Nanak and Sikhism cannot be separated from each other. In fact, Sikhism is nothing but Nanak in practice. Hence, we shall deal with the entire subject as Nanak only. The beauty of it is that Nanak or his manifestation the Sikh Church is assuming even greater dimension as it is growing and evolving. And it is this aspect that we have tried to highlight more than anything else. For, it makes Nanak universal.
Even so, the book seeks to study Nanak as Ten Nanak and lastly as eternal Nanak in whom each Sikh finds himself in the immanent protection of his Guru. Perhaps our fugitive world needs nothing better than this to be able to cope with the multifarious challenges of today and tomorrow. The Prologue and the Epilogue in the main help us understand this aspect.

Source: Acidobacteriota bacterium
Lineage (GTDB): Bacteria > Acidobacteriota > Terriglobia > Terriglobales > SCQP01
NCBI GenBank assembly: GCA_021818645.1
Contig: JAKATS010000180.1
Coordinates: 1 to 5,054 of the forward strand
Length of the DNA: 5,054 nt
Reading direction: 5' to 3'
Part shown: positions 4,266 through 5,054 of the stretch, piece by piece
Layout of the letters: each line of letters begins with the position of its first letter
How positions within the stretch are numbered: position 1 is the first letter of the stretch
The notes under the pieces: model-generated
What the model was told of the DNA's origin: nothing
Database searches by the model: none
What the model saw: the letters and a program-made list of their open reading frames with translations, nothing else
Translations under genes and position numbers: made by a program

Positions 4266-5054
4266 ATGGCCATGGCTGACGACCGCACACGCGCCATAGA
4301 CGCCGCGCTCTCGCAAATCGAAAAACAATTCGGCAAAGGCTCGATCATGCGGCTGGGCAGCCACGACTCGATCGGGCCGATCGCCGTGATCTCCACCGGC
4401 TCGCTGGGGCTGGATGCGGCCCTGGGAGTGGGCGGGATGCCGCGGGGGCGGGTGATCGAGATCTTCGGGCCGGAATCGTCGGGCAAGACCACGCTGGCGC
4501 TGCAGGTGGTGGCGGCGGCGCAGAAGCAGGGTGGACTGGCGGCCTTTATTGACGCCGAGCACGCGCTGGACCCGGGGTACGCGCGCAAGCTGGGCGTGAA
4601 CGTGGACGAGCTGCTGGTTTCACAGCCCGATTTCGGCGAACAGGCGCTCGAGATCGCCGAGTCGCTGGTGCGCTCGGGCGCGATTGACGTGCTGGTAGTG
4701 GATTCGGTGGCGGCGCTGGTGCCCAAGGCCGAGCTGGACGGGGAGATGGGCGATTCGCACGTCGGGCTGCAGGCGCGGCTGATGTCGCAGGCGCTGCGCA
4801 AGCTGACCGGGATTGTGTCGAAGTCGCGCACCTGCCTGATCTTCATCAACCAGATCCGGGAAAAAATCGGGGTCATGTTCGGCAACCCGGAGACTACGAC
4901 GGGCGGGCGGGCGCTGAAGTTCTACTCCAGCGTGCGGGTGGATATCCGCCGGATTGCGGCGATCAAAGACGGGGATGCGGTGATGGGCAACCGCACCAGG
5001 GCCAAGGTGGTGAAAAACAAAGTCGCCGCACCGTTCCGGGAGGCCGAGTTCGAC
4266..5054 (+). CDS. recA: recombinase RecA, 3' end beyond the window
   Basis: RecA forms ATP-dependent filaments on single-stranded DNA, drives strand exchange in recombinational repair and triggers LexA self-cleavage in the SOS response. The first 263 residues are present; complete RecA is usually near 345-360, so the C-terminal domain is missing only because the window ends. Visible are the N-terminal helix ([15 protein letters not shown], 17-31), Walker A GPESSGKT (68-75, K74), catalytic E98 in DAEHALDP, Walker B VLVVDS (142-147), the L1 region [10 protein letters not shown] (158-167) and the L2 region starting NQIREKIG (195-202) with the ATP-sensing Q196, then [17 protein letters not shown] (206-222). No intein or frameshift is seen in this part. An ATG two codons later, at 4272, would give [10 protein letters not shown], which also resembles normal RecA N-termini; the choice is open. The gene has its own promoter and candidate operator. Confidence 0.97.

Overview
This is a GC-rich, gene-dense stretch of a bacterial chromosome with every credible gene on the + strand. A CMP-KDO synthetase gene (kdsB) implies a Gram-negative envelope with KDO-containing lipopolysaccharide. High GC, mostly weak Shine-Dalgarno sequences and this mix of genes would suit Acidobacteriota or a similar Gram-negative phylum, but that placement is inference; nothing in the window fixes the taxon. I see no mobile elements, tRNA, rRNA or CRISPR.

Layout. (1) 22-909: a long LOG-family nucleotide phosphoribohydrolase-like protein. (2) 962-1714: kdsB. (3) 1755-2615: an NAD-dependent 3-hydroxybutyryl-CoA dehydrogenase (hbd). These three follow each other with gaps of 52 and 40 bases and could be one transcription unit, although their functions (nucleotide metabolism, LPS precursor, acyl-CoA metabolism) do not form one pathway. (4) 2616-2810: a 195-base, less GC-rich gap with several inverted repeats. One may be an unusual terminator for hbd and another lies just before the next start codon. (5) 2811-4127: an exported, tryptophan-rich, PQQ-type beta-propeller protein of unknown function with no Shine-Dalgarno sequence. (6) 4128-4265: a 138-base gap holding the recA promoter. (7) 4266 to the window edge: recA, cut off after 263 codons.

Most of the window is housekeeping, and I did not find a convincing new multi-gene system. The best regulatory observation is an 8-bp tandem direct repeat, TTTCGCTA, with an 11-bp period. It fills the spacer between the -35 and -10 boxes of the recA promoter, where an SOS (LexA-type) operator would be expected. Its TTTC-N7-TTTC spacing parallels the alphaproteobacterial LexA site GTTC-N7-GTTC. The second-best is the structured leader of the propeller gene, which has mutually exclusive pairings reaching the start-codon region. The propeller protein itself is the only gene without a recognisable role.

Happily, there is nothing pedantic about either Nanak or Sikhism. Both are a living lore of Punjab. They spran up from the soil, as it were, as a spiritual faith of unimaginable proportions. Thus, only simple tools are needed to understand them as they grew from stage to stages.
We have divided the subject matter into ten chapters to see how one aspect flows out of the other in a natural way. Besides, the book is suitably illustrated to help even the uninitiated to grasp the real import.
To add further value to this introduction, the Annexure One contains the English rendition of the Japuji as Nanak's unrivalled prayer for the entire humanity. It is accompanied by the original Punjabi text of the Japuji and its Devanagari Transliteration. Those interested in knowing Nanak's wondrous God and his own philosophy of the Nam will it is hoped, immensely enjoy reading it.
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